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What was the function of the 4-foot tall concrete posts still found on corners downtown?

Cecil Hester
StarNews
The post at Front and Orange streets. StarNews photo by Si Cantwell.

The post at Front and Orange streets. StarNews photo by Si Cantwell.

Q. What was the past function of the 4-foot tall concrete posts that are still found on corners downtown? There is one on the SE corner of Front and Orange. There is a metal slide on the side of the post that once held something.

A. One of Historic Wilmington’s forgotten obelisks stands on the corner of Front and Orange streets in downtown Wilmington. This obelisk, like the old stone hitching post at the Hogg-Anderson house in this same block, stands askew and off the perpendicular.

It once supported a small cast iron U.S. government mailbox on the post. Although it corners have been chamfered or beveled, this structure is a true obelisk with tapering sides and pyramidal cap. It is a stamped with the date 1941.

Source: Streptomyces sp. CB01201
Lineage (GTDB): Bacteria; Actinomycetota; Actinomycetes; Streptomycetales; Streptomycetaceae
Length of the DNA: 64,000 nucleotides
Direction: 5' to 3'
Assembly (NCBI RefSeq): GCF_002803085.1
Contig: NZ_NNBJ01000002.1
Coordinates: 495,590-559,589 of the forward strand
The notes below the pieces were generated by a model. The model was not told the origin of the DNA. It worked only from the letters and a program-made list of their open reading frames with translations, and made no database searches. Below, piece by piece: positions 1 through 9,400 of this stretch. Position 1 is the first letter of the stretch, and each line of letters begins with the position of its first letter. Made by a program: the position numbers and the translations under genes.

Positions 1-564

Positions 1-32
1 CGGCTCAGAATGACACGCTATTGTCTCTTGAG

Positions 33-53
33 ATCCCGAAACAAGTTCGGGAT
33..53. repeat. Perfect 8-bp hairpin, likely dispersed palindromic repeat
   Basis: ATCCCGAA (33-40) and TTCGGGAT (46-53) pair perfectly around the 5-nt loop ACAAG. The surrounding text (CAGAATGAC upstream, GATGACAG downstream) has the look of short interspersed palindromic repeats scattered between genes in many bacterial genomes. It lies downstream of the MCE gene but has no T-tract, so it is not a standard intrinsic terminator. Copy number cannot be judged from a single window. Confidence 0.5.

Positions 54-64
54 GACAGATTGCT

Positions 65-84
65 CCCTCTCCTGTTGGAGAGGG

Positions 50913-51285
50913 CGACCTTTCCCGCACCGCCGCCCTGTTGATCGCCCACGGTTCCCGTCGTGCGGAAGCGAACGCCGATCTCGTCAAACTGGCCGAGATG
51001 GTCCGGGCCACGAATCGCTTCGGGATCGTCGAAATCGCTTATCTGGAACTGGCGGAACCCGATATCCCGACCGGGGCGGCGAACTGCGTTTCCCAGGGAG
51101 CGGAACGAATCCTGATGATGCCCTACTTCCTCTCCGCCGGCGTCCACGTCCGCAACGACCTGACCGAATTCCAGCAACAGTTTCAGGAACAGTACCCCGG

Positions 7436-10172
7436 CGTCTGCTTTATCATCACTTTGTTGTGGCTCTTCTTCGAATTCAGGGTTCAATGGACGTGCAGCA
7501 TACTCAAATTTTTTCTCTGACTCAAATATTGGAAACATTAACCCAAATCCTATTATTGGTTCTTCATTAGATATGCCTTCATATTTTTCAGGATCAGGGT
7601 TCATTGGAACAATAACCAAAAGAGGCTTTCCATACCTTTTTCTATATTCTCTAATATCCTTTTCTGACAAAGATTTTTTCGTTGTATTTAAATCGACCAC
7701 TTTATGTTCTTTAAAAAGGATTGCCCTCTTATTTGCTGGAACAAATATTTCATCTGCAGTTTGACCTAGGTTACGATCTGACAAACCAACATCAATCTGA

Another obelisk that has survived stands in the 2100 block of Wrightsville Avenue in front of the Delgado Square Shopping Center. There is an obelisk, with the U.S. mailbox on the post located at the Montclair Drive cul-de-sac, in the Winter Park area.

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One Response to “ What was the function of the 4-foot tall concrete posts still found on corners downtown?”

  1. On October 2, 2013 at 9:52 am Jerry Hardee wrote:

    I grew up in Carolina Beach during the 50s & 60s and concrete obelisks were at every intersection back then used to identify street names. They were about four and a half feet tall, painted white and had the street name in black letters. I was told that they were originally made for use by surveyors to mark the corners of properties and buried except for the point on top.